A Brief History of U.S. Navy Torpedo Development, sometimes called OP 353W or TD5436. This report covers the growth/development of the "auto-mobile" or self-propelled torpedo in the U.S. Navy from torpedo inception in Europe by Robert Whitehead in 1866 up to and including Torpedo Mk 48 of 1978. Part I is a narrative of the historical aspects of the evolution, while part II contains illustrations and characteristics of each of the torpedoes that was in development or is/was in service use over the 112-year period.
Although limited by what was still classified in 1978, it remains an easy reference to most of the US Torpedoes. This document is not classified. By letter Ser 700OC/90, 2007, this document is now approved for Public Release, distribution unlimited. Information on more recent, including current inventory, U.S. Navy torpedoes may be found at: http://www.navy.mil/navydata/fact_display.asp?cid=2100&tid=900&ct=2
In this online version of the manual we have attempted to keep the flavor of the original layout while taking advantage of the Web's universal accessibility. Different browsers and fonts will cause the text to move, but the text will remain roughly where it is in the original manual. We have attempted to preserve the text of the original manual, including its eccentric spelling. We have accidentally introduced new typos that we wish to correct.
Naval Underwater Systems Center Newport Laboratory
Distribution limited to U.S. Government agencies only;
test and evaluation; 15 September 1978.
Other requests for this document must be referred
to the Naval Underwater Systems Center.
In the preparation of this report, the
author has relied on the archival holdings of
the Naval Underwater Systems Center and resource
material made available by current NUSC staff
members. Particular thanks are due to Mr.
A. E. Burke of the Weapon Systems Staff, Mr.
R. R. Corridon of the Technical Shops Department,
and Mr. A. J. Turner of the Weapon Systems
Department; and the efforts of Ms. P. A. Ellis,
Mr. M. A. deSa, and Mr. R. A. Thibodeau of the
Information Services Department in editing and
illustrating this report are gratefully
acknowledged. Other persons too numerous to
mention have also provided both information and
support in the preparation of this document.
This report is presented with the awareness
that parts of the story could be treated only
as fully as the resource material permitted.
Suggestions for additions, corrections, or other
improvements will be welcomed at any time.
REVIEWED AND APPROVED: 15 September 1978
J. E. Sirmalis
Head, Weapon Systems Department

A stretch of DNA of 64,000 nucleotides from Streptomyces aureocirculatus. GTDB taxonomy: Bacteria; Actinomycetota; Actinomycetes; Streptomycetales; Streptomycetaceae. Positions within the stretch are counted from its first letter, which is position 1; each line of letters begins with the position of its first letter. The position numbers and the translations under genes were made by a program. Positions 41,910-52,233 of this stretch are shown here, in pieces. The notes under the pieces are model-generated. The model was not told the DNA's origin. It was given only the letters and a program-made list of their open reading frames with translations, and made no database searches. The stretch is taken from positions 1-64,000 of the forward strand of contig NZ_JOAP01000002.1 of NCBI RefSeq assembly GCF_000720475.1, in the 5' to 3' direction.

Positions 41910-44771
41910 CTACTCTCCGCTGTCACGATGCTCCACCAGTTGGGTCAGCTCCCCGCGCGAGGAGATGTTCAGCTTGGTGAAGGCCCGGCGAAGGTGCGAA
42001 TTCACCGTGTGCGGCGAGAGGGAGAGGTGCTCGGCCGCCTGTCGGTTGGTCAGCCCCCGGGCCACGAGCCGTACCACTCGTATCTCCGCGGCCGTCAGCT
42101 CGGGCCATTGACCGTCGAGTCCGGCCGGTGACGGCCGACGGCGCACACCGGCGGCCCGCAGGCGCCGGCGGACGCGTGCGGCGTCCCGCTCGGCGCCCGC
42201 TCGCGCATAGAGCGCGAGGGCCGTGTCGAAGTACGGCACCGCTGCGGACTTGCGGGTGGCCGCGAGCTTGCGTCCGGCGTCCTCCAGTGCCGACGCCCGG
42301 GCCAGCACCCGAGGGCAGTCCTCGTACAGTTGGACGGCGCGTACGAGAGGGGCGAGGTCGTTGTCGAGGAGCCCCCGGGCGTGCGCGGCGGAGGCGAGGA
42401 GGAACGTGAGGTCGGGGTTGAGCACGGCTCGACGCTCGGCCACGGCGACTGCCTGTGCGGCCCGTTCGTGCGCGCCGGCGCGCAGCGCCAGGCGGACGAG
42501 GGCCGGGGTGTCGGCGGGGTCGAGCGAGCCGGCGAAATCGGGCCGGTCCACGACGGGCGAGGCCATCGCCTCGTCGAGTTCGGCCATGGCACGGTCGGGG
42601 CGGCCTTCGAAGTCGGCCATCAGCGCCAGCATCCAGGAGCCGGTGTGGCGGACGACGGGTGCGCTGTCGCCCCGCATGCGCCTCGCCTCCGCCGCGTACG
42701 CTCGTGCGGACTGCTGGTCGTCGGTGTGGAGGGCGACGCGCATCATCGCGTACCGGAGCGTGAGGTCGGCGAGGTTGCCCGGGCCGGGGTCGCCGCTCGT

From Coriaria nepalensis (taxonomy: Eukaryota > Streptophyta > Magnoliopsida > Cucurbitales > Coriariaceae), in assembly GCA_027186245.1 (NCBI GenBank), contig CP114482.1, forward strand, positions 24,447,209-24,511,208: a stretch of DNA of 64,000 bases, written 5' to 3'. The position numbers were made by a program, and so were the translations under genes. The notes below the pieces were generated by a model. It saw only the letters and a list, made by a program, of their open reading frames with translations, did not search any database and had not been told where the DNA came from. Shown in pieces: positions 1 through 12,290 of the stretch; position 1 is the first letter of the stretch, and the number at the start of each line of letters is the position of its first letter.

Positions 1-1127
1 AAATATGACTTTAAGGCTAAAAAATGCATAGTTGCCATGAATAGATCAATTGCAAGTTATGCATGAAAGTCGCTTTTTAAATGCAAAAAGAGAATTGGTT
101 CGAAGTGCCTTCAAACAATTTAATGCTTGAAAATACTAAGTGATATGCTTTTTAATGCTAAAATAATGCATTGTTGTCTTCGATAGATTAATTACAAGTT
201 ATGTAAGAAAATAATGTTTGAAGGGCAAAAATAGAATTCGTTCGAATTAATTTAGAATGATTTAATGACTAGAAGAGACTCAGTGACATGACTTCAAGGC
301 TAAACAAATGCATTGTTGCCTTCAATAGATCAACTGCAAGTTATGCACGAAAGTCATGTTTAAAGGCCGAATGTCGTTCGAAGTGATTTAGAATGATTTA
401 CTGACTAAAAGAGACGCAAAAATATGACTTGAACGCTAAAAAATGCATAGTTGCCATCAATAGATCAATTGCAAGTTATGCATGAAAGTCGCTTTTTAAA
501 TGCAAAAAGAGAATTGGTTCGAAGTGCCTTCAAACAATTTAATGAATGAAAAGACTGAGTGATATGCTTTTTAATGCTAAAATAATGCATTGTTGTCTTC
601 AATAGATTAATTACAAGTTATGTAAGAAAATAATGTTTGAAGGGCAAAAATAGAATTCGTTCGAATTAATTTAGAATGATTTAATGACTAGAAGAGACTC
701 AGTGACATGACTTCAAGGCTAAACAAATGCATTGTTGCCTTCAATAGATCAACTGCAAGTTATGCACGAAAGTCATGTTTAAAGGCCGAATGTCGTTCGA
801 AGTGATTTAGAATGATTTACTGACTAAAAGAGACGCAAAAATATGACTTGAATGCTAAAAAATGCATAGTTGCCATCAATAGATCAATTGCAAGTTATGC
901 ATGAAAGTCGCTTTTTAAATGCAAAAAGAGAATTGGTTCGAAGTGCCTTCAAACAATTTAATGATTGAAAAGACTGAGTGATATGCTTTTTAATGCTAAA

The author of this report is located
at the Newport Laboratory, Naval Underwater
Systems Center, Newport, Rhode Island 02840.
This document is an attempt to present in an organized way, and thereby
preserve, what is known of the history of torpedo development while the
resources are still available. The last known attempt at a comprehensive
treatment of this special weapon form in the United States was the "History
of the U.S. Naval Torpedo Station." Compiled around 1946 and covering the
time period from 1869 through 1945, the document (by subject and by design)
presents a parochial view, and its seven volumes are concerned primarily
with the "steam" torpedo and the Navy in-house effort in the development of
an electric torpedo. A limited but outstanding history of the early
passive acoustic homing torpedoes is a volume by Albers.1
This history is based for the most part on source material from the
archives of the Naval Underwater Systems Center, Newport Laboratory,
Newport, Rhode Island (successor to the U.S. Naval Torpedo Station) and the
files of its current staff. The limiting factor on the depth of treatment
of some torpedoes is the availability of information; the darkest spot is
the era between 1900 and 1930. Since a main objective was to present the
information in an unclassified document, security classification limited
the details and discussion of the more current torpedoes.
From the days of its inception by Howell and Whitehead, the torpedo has
been a keystone in naval tactical development. The destroyer and submarine
came into being as a result of the need for a launch platform for the
torpedo. The torpedo's awesome potential was demonstrated on a large scale
in World War I when the German U-boats sank 5400 Allied ships with a total
displacement of 11,189,000 tons.
In spite of their problems and seemingly endless adverse publicity by
critics, the U.S. Navy submarine torpedoes in World War II were credited
with sinking 1314 Japanese ships for a total of 5,100,000 tons accounting
for 55 percent of all World War II Japanese ship losses. Thus, the
torpedo, which in the 1880's "stirred naval tacticians more profoundly than
any weapon produced,"2 demonstrated its tremendous effectiveness in a
time of great need.
This document is divided into two sections. Part 1 is a brief
narrative on the history of the various torpedoes. Part 2 presents the
physical and performance characteristics of the individual torpedoes as
well as a simple illustration of the shape of the weapon. A chronology of
significant events relating to the development of modern torpedoes is given
as appendix A, while a list of the former and current identities of various
developers and producers of the modern torpedo is presented as appendix B.